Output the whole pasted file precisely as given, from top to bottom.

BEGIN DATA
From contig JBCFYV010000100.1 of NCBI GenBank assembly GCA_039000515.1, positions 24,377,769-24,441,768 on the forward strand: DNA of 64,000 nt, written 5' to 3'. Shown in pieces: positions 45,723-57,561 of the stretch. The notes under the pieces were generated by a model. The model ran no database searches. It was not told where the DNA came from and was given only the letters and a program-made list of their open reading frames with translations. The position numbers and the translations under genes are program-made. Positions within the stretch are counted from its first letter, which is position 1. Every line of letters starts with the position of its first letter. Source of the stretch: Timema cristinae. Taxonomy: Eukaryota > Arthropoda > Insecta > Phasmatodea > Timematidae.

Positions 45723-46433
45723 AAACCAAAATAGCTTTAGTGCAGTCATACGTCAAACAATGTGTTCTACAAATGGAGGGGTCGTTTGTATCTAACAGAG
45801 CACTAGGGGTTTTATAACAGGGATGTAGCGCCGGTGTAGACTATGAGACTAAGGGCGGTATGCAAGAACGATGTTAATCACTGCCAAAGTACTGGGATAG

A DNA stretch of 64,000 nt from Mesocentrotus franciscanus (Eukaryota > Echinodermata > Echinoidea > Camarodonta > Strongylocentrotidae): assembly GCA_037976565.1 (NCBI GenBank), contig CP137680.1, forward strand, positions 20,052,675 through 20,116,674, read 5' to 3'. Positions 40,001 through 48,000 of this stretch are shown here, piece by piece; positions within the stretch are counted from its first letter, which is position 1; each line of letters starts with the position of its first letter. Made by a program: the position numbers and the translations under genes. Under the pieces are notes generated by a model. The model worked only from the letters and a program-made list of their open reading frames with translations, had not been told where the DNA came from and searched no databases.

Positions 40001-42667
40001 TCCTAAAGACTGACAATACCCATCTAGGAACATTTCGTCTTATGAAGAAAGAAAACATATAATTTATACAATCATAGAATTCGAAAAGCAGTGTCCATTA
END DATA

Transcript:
From contig JBCFYV010000100.1 of NCBI GenBank assembly GCA_039000515.1, positions 24,377,769-24,441,768 on the forward strand: DNA of 64,000 nt, written 5' to 3'. Shown in pieces: positions 45,723-57,561 of the stretch. The notes under the pieces were generated by a model. The model ran no database searches. It was not told where the DNA came from and was given only the letters and a program-made list of their open reading frames with translations. The position numbers and the translations under genes are program-made. Positions within the stretch are counted from its first letter, which is position 1. Every line of letters starts with the position of its first letter. Source of the stretch: Timema cristinae. Taxonomy: Eukaryota > Arthropoda > Insecta > Phasmatodea > Timematidae.

Positions 45723-46433
45723 AAACCAAAATAGCTTTAGTGCAGTCATACGTCAAACAATGTGTTCTACAAATGGAGGGGTCGTTTGTATCTAACAGAG
45801 CACTAGGGGTTTTATAACAGGGATGTAGCGCCGGTGTAGACTATGAGACTAAGGGCGGTATGCAAGAACGATGTTAATCACTGCCAAAGTACTGGGATAG

A DNA stretch of 64,000 nt from Mesocentrotus franciscanus (Eukaryota > Echinodermata > Echinoidea > Camarodonta > Strongylocentrotidae): assembly GCA_037976565.1 (NCBI GenBank), contig CP137680.1, forward strand, positions 20,052,675 through 20,116,674, read 5' to 3'. Positions 40,001 through 48,000 of this stretch are shown here, piece by piece; positions within the stretch are counted from its first letter, which is position 1; each line of letters starts with the position of its first letter. Made by a program: the position numbers and the translations under genes. Under the pieces are notes generated by a model. The model worked only from the letters and a program-made list of their open reading frames with translations, had not been told where the DNA came from and searched no databases.

Positions 40001-42667
40001 TCCTAAAGACTGACAATACCCATCTAGGAACATTTCGTCTTATGAAGAAAGAAAACATATAATTTATACAATCATAGAATTCGAAAAGCAGTGTCCATTA